Page(s): 43 - 48
    Save to Project icon | Request Permissions | Click to expandQuick Abstract | PDF file iconPDF (218 KB) |  | HTML iconHTML  

    In this article, we present new indexing and balancing methods used in parallel spatio-temporal data warehouse (B-PSTDW). Main motivation for designing the B-PSTDW system are unsatisfying results from exploitation of spatial data warehouse with cascaded star model indexed with aR-tree, which was used for distributed telemetric data processing (DSDW(t)). The DSDW(t) and B-PSTDW(t) services data from media counters (electricity, gas, heat and water). We present results of research on B-PSTDW system with new indexing structures: R-MVB, STCAT, and BITMAP View full abstract»

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  • An Algorithm to Embed Hamiltonian Cycles in Crossed Cubes

    Page(s): 49 - 54
    Save to Project icon | Request Permissions | Click to expandQuick Abstract | PDF file iconPDF (395 KB) |  | HTML iconHTML  

    In this paper, we study the problem of embedding a family of regularly-structured Hamiltonian cycles in a crosses cube. Since the crossed cube shows performance improvement over a regular hypercube in many aspects, we are interested in knowing whether it has the comparable capability in terms of structure embedding - specifically in this paper, the embedding of Hamiltonian cycles. It needs to be pointed out that we are only considering a family of Hamiltonian cycles that can be systematically constructed, characterized by the permutation of link dimensions (link permutation for short). The total number h(n) of Hamiltonian cycles in a regular n-dimensional hypercube happens to be huge, and many of them cannot be constructed in a systematic way. The exact h(n) has not been established for large n. The main work of this paper is that for those Hamiltonian facilitating permutations, we propose an algorithm that works out a well-structured Hamiltonian cycle View full abstract»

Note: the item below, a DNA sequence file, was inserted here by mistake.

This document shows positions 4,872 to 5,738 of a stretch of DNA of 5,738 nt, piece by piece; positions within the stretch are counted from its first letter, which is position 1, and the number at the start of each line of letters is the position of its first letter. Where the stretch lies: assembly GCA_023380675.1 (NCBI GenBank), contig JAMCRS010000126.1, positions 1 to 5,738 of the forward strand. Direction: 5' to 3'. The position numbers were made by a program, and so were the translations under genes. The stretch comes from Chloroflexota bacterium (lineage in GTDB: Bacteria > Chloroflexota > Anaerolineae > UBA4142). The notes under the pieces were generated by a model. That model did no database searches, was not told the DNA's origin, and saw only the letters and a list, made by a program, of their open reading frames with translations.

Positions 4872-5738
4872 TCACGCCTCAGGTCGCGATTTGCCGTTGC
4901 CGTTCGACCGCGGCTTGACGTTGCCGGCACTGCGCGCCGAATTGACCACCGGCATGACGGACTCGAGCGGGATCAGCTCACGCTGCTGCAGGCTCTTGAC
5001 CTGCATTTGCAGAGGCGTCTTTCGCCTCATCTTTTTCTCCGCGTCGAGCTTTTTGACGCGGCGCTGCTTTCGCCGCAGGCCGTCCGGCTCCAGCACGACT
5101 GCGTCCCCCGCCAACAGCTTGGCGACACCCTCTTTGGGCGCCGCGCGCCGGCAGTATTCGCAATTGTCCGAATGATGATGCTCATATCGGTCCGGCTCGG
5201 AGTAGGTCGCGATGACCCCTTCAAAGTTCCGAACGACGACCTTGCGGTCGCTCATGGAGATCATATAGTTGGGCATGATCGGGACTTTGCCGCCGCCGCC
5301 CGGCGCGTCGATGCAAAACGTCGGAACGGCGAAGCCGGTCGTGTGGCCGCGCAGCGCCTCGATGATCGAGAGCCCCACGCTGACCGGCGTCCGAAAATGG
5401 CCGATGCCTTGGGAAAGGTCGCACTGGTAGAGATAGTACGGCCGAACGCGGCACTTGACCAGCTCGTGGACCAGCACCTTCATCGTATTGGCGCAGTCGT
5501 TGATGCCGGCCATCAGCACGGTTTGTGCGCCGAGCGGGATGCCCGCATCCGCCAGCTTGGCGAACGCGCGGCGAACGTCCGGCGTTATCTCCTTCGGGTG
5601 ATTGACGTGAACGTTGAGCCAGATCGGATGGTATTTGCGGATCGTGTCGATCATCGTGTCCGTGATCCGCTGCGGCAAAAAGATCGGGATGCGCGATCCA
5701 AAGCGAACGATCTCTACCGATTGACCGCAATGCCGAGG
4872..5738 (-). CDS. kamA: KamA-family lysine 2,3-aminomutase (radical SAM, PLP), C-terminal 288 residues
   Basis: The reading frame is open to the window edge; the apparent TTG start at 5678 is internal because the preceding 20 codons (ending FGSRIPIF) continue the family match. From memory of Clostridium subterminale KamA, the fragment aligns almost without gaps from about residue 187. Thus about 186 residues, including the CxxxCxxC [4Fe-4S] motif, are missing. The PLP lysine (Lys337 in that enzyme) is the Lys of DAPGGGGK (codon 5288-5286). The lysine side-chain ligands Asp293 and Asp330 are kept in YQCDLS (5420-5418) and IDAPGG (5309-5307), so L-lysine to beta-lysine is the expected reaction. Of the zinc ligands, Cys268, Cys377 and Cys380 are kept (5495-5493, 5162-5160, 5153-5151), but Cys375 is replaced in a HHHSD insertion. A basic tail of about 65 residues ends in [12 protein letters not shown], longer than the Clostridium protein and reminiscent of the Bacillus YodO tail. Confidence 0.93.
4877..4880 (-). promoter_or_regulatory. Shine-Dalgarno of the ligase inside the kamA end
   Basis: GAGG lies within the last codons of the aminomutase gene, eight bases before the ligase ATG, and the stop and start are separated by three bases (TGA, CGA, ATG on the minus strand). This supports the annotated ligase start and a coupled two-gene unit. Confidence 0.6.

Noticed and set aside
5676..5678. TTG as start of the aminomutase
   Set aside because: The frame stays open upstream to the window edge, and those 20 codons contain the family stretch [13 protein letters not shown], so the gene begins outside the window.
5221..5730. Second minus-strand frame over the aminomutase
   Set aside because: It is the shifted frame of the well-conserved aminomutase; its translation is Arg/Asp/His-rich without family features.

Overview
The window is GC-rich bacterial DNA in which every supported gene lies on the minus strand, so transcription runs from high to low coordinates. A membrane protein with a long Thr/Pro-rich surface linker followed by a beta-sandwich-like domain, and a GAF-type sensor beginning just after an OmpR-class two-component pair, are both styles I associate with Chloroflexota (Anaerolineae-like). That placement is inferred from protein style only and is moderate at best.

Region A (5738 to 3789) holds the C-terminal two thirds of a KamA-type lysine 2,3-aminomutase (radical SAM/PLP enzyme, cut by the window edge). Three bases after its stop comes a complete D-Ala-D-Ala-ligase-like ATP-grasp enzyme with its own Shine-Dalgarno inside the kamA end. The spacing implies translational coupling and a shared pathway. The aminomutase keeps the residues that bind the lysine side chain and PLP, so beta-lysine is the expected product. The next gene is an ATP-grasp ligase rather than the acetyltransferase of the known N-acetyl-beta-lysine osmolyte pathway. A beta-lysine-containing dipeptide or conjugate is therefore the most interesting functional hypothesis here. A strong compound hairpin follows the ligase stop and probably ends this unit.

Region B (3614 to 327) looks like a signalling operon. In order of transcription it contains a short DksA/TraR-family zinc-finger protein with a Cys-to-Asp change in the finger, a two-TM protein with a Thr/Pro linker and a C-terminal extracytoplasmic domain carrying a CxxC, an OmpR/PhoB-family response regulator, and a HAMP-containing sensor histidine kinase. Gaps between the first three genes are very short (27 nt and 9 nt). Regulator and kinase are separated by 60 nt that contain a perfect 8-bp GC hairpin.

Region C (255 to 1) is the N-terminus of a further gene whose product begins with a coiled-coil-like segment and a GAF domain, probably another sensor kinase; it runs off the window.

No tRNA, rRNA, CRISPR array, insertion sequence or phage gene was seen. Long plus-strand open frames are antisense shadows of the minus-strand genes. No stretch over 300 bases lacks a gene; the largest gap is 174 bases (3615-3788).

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  • Application-Driven Development of Concurrent Packet Processing Platforms

    Page(s): 55 - 61
    Save to Project icon | Request Permissions | Click to expandQuick Abstract | PDF file iconPDF (209 KB) |  | HTML iconHTML  

    We have developed an application-driven methodology for implementing parallel and heterogeneous programmable platforms. We deploy our flow for network access platforms where we have to trade off flexibility against costs and performance. Our methodology therefore focuses on characterizing the application domain as early as possible. With this input, we can narrow the design space to one major design trajectory that starts with the most flexible solution and refines the platform architecture systematically to meet performance and costs constraints. Our flow includes an efficient path to implementation in hardware and software. The software implementation framework takes a modular application description and generates code for embedded processors that can easily be ported to different platforms and used for profiling. Different communication architectures, co-processors, and specializations of programmable processing elements can be derived from profiling results to affect the platform hardware. A DSL access multiplexer (DSLAM) is used as an example throughout the paper to depict the different phases of our design process View full abstract»

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  • Integrating SHECS-Based Critical Sections with Hardware SMP Scheduler in TLP-CMPs

    Page(s): 62 - 67
    Save to Project icon | Request Permissions | Click to expandQuick Abstract | PDF file iconPDF (334 KB) |  | HTML iconHTML